Sounds more like Thailand every day!

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Posted (edited)

Public schools aren't courting students aside from their reputations. The top ten see thousands of M4 applications. Triam Udom alone sees well over 10k itself annually. The top 5-10 publics are literally turning students away although some use various quotas. Then there is Pathumwan Demonstration, Satit Chula and the public/ privates. Finally, the Christian schools like BCC, Assumption and Mater Dei. All respectable education and quite competitive.

 

The private schools that are getting hit are the usual suspects. The mediocre chain schools, the small schools that lack mission, purpose and passion.

 

I do agree, educators need to sort out a model for the coming 50 years and it needs to be quite different than the past 50. As a teacher, this is a complicated issue on many levels. I would say to parents, you are the insurance to see your child is prepared for 2050. Whether it comes from international schools, tutoring, whatever...the world is truly at a crossroads. AI will if not already render millions useless. Many of these will be smart, bright young people.

 

It might be better to simply put the money for university in a trust fund for your child to access at 50. Let them sort themselves through 30+ years best they can. Education, becoming an educated person sans degree is definitely possible without the classroom although university is quite valuable imo although I do not think a liberal arts degree from an elite university is worth us50k a year.

 

Want your child to excel in Thailand? Send them to a top public /private school. See they get tutoring. On to top 3 Thai university international program possibly. Finishing overseas.

 

Your child will need advanced tutoring even in the best public schools both to keep up with the competition and to make up for the Thai teachers whose teaching methods and content are woefully outdated.

 

In the top 5 public privates it's not the Thai teachers that draw the kids, it's the opportunity to study and network with the best and brightest of their peers. The activities and opportunities are exponentially better than even the next rung down, the top 10-15 schools.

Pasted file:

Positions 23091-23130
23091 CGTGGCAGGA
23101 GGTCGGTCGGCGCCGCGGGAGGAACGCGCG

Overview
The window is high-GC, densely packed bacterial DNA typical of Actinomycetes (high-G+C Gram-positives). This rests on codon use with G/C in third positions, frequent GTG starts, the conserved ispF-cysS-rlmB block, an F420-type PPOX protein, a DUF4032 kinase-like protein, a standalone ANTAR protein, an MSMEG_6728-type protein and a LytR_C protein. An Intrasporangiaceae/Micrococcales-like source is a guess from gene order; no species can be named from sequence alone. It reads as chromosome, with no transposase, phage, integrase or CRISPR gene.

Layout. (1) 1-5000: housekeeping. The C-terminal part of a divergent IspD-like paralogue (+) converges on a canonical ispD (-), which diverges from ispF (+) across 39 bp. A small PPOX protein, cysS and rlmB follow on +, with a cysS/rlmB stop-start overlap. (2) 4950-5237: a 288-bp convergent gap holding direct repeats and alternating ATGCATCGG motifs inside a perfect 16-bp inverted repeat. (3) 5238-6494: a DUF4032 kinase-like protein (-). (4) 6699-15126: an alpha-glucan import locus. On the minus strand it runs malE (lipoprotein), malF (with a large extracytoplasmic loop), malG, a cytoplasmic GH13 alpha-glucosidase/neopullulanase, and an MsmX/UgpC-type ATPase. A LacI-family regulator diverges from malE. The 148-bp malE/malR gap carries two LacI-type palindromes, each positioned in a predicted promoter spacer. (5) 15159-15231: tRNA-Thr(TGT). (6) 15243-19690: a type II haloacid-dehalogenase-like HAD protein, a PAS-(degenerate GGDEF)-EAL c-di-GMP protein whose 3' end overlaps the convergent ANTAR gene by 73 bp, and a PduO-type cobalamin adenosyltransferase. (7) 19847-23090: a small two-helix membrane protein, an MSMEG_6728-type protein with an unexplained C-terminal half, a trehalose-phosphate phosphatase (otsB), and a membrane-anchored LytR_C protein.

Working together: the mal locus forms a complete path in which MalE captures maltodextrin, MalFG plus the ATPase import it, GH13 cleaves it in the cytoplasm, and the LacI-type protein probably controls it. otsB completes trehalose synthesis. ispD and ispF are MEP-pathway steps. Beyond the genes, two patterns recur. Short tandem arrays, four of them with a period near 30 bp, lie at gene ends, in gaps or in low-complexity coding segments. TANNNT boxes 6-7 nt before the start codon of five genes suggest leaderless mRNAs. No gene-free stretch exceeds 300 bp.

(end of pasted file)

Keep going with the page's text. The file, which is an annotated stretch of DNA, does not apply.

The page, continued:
Also, alum networks at many public high schools are as important as Chula and Thammasat.

 

Private schools are losing kids because so many of them suck. This includes small privates, bilinguals and many faux 'international' schools.

 

The top 5 public schools are very competitive, they are not running giveaways and promotions to attract students. In fact, they are so in demand that wealthy parents will pay 300-1m thb (tea money) to seat their unqualified snowflake in these schools. Article is a bit of a laff.

 

The middle class is waking up to the importance of all these things. Tutoring and studying in the best schools possible, even if that's regional. There are a few great schools spread about the country, even Issarn like Benchamamaharat. Khon Kaen and Hat Yai, others.

 

I'd recently read an article that Education is exploding in Thailand. Cambridge has set itself up a near monopoly in English and ICGSE. Public schools are killing off IP, MEP and even EP in favor of Cambridge curriculum. I have my doubts. I do not think Thailand has the quality of foreign teachers to meet this demand, taught only in English. Certainly the Thai do not.

 

Edited by Number 6